Courtesy of Point Park University

D’Orio escaped 2018-19 shellshock-free ☕

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Alex D'Orio this week at development camp. -- MATT SUNDAY / DKPS

CRANBERRY, Pa. -- Goaltender Alex D'Orio's final year of junior hockey in the QMJHL was a valuable learning experience.

D'Orio, 20, began the season with the Saint John Sea Dogs, a very young team in a rebuilding stage. At the time, D'Orio was the only player on the roster who was a prospect of an NHL team. He was facing the most shots of any goaltender in the league, seeing an average of 38.8 shots per game. Those were quality shots, too, as he led the league in high-danger shots faced.

Despite the high shot volume, D'Orio performed well under the pressure. The stat line (5-20 record, 4.48 goals-against average, .883 save percentage) won't reflect that, though. D'Orio had to be strong mentally and find the positives in his situation.

"It was a little bit hard because you knew that every game you'd have 45 to 50 shots," he told me. "But as the season was going on, the more I was used to it. So it was just, let's have fun, and if I'm doing a couple of great saves, that'll be good. Then at the end, if we're having the win, that would be awesome."

D'Orio had to separate his record of wins and losses from his own performance. There were some nights, like a November game against the Sherbrooke Phoenix, where he could have an outstanding 54-save performance and still take a loss. D'Orio credited his goaltending coach in Saint John, as well as Penguins goaltending development coach Andy Chiodo in helping him with the mental side of the game. Chiodo spoke on the phone with D'Orio every other week, and made the trip to Saint John to work with him one-on-one for a full week.

For Chiodo, it was encouraging to see how D'Orio handled the adversity.

"When I was able to spend time with (D'Orio) and we were able to communicate, he realized that even though he was getting all of those shots and all of the chances and wasn't winning all of the time, that his focus didn't have to change," Chiodo said. "I think when he simplified his focus and just took care of himself and focused on his job, let go of wins and losses, he settled down and his game improved, and actually started winning more hockey games.

"It is challenging," Chiodo continued. "You're playing every night, you're facing that shot volume, you're seeing these chances, you start to think you have to do more in order to win and you start to get frustrated. You get absorbed in the result and you lose sight of the process. He did a good job of coming back to that."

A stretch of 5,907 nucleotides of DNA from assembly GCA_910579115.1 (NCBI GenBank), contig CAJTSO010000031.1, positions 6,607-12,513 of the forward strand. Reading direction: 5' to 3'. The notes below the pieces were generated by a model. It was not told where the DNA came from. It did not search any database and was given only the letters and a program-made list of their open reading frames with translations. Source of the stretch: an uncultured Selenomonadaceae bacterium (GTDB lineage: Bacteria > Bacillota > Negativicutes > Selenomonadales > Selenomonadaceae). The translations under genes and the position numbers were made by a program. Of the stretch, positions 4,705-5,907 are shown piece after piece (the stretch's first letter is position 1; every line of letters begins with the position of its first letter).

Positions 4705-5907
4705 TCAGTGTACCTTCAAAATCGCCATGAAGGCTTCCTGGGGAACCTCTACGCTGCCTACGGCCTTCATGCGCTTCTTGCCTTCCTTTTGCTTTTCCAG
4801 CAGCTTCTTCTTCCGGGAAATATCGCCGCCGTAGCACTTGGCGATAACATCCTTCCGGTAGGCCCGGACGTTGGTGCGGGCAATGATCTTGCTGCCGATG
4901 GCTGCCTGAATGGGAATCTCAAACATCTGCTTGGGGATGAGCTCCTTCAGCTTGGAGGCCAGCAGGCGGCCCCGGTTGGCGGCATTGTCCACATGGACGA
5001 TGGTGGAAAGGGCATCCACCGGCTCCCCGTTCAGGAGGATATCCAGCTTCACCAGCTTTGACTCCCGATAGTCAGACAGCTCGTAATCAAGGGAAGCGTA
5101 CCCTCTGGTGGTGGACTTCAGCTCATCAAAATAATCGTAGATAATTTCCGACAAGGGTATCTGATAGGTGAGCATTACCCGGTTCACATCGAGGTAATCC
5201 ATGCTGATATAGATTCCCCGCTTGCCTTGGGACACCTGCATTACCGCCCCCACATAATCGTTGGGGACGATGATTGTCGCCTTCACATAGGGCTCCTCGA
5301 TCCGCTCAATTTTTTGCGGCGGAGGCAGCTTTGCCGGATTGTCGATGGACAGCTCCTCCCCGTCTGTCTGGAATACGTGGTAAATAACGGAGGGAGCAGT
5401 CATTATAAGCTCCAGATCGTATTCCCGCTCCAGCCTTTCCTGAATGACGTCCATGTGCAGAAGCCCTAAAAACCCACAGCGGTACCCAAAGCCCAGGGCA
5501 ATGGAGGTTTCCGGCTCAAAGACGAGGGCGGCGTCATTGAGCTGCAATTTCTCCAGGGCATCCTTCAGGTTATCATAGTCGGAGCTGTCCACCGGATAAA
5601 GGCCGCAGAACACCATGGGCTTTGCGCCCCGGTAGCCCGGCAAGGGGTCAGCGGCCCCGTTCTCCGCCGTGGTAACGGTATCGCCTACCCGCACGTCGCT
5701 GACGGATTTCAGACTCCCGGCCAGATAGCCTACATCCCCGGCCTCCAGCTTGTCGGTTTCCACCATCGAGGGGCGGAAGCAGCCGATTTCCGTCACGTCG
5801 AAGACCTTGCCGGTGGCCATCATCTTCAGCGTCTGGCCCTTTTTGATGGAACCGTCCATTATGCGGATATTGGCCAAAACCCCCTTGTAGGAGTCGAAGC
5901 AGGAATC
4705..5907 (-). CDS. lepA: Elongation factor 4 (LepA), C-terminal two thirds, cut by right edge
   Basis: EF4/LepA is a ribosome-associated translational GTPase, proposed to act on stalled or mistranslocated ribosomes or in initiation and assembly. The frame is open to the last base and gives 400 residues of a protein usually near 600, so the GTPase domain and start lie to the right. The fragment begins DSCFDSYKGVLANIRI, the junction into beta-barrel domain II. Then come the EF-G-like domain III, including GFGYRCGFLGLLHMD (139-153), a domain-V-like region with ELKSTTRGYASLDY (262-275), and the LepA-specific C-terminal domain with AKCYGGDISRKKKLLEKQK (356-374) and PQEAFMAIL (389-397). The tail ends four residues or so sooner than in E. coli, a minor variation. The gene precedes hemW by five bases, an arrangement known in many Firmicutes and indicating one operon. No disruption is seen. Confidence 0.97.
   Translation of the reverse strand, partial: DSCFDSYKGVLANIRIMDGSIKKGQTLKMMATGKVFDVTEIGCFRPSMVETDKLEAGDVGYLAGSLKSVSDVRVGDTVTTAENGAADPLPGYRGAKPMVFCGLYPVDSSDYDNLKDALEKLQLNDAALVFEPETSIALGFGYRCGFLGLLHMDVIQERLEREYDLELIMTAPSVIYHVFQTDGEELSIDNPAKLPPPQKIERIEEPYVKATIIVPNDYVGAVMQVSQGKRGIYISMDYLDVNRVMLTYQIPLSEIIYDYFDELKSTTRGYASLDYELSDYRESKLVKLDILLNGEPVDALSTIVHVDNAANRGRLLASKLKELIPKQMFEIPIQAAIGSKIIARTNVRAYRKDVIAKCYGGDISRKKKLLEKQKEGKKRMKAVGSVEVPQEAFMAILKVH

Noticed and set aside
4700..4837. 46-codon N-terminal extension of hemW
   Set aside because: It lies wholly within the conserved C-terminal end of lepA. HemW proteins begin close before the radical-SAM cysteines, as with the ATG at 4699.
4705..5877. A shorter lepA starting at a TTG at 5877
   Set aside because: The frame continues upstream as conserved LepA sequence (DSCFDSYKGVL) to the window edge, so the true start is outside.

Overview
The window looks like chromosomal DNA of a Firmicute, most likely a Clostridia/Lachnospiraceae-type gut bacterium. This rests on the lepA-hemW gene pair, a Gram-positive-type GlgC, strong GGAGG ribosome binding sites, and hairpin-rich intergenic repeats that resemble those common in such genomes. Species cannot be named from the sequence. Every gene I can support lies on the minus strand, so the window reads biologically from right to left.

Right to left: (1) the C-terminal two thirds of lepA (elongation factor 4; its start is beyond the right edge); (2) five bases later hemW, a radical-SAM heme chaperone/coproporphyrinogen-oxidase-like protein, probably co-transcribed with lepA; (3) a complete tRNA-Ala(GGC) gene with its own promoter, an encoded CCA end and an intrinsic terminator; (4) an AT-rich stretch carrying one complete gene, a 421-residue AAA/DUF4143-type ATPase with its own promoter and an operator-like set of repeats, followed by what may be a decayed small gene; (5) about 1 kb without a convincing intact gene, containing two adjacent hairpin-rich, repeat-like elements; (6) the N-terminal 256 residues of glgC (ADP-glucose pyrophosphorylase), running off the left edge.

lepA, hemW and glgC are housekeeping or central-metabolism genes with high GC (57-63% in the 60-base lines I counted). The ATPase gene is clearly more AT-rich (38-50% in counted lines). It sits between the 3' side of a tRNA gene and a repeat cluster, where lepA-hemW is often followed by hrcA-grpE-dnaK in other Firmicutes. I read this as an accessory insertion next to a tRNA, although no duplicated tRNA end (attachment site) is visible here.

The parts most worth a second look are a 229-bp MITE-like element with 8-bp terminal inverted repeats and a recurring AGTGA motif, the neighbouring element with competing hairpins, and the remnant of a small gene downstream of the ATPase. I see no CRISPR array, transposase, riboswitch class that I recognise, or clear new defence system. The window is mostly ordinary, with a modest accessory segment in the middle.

In January, the Sea Dogs traded D'Orio to a contender, the Baie-Comeau Drakkar. It was a move made out of respect for D'Orio, to give him the chance to succeed in his final season of junior hockey.

On the Drakkar, D'Orio's situation changed drastically. He no longer had to carry an entire team on his back, and he was facing an average of only 20.8 shots per night.

"It was another game, it was weird for me," D'Orio said of the adjustment. "For a year and a half I was facing a lot of shots on a young team. So for me to have 20 to 25 shots was weird a bit, and I got used to it. At the end I thought I grew up a lot with both teams."

D'Orio posted a 2.55 goals-against average and .899 save percentage in 23 games with the Drakkar. They were eliminated in seven games in a first-round matchup with the Moncton Wildcats in the QMJHL playoffs, and D’Orio played in all seven games, recording a 2.47 goals-against average and a .910 save percentage.

D'Orio joined Wilkes-Barre/Scranton as a Black Ace on an amateur deal for the remainder of the season. He only played in one game, but his small taste of AHL hockey showed him what really separates junior players from the professionals.

"The big difference between the pros and juniors is their work ethic, how pro they are," he said. "Everything with the food, sleep, workouts, everything is more professional than junior."

D'Orio will play his first full professional season next year. He's most looking forward to actually learning how to be a pro and making that adjustment next season.

"It's going to be a big year for me to learn how to be a pro," he said. "I'm going to be alone in the apartments, changing countries, it'll be a lot of things. It's going to be a big learning year for me."

Chiodo and the Penguins are high on D'Orio from what they've seen from him so far. The next step is to work on fine-tuning the details of his game.

"Alex has the tools," Chiodo said. "He's a big kid (6-2, 209). He's powerful. He's got good sense. He can read the game well. He's got growing to do too, though. When you talk about these guys, there's always little pieces to the puzzle that guys are missing. We all did, as players. I was missing pieces that would have helped me take another step. So, my role is to try to identify those pieces with him, and if we can plug those in, these guys will have a chance."

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